9. Jack Cade

    Are you suggesting that the people you refer to are ‘kind, honourable and genuinely care for people…’ because of their religion, or despite their religion?
    My opinion is that people do not need to be religious to display those qualities. And if they display those qualities because their religion expects it of them, then they are simply hypocrites.
    Those qualities are neither required by their religion nor in fact are they particularly common in religious people. Hitler was ‘religious.’ Stalin was a seminarian. Pinochet was religious. Franco was religious. Numerous Popes have displayed NONE of the qualities you list. Morrison certainly doesn’t. He MAY in fact be ‘kind’ but he is certainly not honourable and as for ‘caring for people’, I’d say he is as caring as he is honourable.
    DrakeN suggests a sort of constitution that is in contaminated by religion, but the writers of the US constitution thought that was what they had bestowed upon the people.

  10. John

    Religion as I see it is a fairy tale used to control adults by indoctrinating them as children. Unfortunately many of these adults will never be free to think and rely on themselves and take responsibilities for their own actions. The problem is that religion teaches people to rely on some greater power when really each person needs to stand up and take responsibility for their own life and stop hoping it can be fixed by an imaginary person.

    And those who claim to be ‘preaching the gospel’ or ‘born again’ are the ones who out of everyone I cannot trust.

    The stats show that religion will eventually almost disappear but I think they will fight tooth and nail against this all the way.

  11. Jack Cade

    John Lord

    It offers 2 big incentives; life after death, and the promise of dodging blame for anything you do. That is the secret of ‘born-agains’; they are people who are either ashamed of things they have done or afraid of people finding out – I’d plump for the latter, because people like Morrison have no concept of shame. They just feel entitled to say ‘I used to be like that but I’m not now.’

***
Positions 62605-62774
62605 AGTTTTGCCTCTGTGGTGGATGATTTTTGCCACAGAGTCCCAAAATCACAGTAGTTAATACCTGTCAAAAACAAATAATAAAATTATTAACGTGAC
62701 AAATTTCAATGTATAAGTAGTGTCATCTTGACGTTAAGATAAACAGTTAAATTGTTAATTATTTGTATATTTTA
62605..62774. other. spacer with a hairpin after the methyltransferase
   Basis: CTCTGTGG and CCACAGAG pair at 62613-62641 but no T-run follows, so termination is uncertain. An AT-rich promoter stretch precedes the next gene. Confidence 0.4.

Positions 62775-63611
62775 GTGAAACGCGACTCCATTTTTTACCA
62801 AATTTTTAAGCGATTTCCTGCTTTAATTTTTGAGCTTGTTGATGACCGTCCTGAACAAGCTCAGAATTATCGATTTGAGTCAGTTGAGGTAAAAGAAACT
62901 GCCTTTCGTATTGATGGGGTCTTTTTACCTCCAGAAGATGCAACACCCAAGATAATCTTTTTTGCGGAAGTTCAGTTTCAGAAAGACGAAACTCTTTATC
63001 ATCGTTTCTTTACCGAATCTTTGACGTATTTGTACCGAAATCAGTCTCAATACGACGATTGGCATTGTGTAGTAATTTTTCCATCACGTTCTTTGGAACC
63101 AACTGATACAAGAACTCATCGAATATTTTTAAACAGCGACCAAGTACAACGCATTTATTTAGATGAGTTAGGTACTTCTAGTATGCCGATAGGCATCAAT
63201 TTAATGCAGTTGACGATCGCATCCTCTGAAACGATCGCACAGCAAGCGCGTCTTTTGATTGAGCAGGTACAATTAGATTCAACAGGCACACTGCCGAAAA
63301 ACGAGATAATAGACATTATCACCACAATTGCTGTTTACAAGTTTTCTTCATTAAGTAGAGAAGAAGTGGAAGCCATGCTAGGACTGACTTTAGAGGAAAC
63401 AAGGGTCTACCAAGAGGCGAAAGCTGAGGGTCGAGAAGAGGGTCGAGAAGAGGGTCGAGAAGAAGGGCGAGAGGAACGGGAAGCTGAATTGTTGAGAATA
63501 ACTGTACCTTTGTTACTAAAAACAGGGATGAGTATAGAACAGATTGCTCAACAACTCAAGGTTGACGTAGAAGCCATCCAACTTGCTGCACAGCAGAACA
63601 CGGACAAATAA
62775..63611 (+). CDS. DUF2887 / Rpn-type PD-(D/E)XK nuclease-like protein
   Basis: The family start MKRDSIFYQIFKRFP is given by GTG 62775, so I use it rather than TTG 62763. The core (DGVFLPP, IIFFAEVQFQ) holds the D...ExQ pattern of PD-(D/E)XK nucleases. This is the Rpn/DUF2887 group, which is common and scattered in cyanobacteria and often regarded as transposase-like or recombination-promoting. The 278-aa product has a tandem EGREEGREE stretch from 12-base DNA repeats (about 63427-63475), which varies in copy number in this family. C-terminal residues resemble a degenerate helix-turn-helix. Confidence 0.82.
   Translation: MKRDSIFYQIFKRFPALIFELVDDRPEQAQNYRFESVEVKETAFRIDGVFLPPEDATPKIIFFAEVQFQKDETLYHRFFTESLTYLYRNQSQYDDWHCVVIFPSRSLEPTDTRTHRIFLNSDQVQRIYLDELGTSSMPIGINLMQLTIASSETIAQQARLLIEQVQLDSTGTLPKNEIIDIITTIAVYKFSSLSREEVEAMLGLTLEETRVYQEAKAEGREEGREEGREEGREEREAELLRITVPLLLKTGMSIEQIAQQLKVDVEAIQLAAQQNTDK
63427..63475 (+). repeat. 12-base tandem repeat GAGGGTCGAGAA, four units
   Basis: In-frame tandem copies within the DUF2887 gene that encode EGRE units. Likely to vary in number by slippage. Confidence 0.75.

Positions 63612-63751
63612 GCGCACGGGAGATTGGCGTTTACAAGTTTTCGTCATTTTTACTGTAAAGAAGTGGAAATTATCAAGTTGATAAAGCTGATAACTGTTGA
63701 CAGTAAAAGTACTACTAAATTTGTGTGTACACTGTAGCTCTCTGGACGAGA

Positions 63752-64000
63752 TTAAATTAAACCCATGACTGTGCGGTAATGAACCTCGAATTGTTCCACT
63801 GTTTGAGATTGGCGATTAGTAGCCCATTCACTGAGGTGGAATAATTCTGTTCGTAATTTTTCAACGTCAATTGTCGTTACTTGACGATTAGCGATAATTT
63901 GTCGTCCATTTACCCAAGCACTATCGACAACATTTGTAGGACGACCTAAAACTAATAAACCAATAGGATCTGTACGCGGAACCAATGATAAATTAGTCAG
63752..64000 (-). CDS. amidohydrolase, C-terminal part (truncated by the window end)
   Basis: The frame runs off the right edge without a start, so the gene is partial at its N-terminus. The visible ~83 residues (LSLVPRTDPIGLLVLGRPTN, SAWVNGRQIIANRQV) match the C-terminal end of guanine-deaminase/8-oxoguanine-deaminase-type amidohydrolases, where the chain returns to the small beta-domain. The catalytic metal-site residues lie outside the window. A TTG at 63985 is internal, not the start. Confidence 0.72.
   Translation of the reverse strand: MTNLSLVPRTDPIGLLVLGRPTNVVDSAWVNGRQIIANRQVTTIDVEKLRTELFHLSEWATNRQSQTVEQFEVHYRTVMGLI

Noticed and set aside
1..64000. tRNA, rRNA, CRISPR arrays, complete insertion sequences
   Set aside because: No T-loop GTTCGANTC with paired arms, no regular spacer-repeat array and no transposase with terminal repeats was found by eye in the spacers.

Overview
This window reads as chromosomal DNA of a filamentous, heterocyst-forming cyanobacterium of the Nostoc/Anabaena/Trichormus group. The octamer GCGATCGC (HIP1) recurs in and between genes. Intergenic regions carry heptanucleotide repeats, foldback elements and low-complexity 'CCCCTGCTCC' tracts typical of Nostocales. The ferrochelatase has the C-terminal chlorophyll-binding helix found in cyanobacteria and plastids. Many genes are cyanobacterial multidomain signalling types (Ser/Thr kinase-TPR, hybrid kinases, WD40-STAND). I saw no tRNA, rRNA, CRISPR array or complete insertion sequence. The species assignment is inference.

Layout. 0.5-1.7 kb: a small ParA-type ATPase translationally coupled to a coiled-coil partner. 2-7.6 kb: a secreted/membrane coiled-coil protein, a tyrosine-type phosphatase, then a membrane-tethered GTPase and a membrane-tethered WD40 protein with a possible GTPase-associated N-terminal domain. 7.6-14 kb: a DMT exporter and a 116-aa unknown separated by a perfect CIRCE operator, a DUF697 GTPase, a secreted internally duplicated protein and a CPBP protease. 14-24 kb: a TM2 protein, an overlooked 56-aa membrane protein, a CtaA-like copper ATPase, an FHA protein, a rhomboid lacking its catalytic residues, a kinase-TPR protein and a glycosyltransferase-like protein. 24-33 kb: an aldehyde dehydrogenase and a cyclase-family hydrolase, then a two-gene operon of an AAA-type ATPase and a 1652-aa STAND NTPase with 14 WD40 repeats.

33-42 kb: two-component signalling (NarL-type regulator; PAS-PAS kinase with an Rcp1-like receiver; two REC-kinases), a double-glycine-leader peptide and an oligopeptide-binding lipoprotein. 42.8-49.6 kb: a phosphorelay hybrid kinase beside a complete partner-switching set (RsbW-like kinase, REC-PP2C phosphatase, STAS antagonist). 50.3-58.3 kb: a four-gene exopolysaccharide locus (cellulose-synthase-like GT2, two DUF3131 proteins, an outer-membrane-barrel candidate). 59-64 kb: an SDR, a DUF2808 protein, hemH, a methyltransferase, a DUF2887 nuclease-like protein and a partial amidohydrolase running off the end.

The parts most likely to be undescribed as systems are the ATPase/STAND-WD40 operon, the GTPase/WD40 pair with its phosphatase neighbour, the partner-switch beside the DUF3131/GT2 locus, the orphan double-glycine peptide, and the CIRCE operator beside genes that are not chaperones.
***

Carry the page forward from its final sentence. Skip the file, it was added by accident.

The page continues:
But they invariably are.

  12. RosemaryJ36

    I see too many religious leaders as people who are grabbing at power over others to boost their sense of self-worth.
    Like Stephengb, I have met some admirable people who do as they would be done by – in the really positive sense. Some are associated with religious beliefs and some are not. But far too many who claim to be better than everyone else are also total hypocrites.

  13. Arnd

    “I see too many religious leaders as people who are grabbing at power over others to boost their sense of self-worth.”

    But isn’t that a set of attributes they share with many non-religious leaders in commerce, finance, politics, the military, and even in academia?

    Maybe this is not so much an affliction that befalls only the religious, but rather a consequence of common ideas about leadership and hierarchy as such?

    That is how things present themselves anyway, from my anarcho-christian perspective.

  14. DrakeN

    Yes, Arnd.
    It is unfortunately just so.
    Religions are only one of many items in the toolbox of human exploitation.

  15. calculus witherspoon.

    Rosemary is spot on. There is a huge difference between morality and religion, which are supposed to be symbiotic but in the form Rosemary describes, become a contradicting mechanism of the one by the other.

    Morrison and co will waffle about talking in tongues and the other sci fi stuff, but the real issues, to do with morality are scorned on a spurious basis of supposed “belief”. They are Xtians when they do happy clappy, but not when it comes to smearing other people, against, “Thou shalt not bear false witness against they neighbour” or more commonly, “Thou shalt not steal”, which they are pathologically inclined to do..

    Marcuse wrote of the link between sexual repression dating back to the Middle Ages in the role of the rise of Capitalism and the WASP class…badly socialised and themselves commodified, the tendency to sexual antics is to do with a built in loyalty to patriarchy, authority and the gang through an alienation from women involving the sexual division of labour, but a self sabotaging conditioning
    .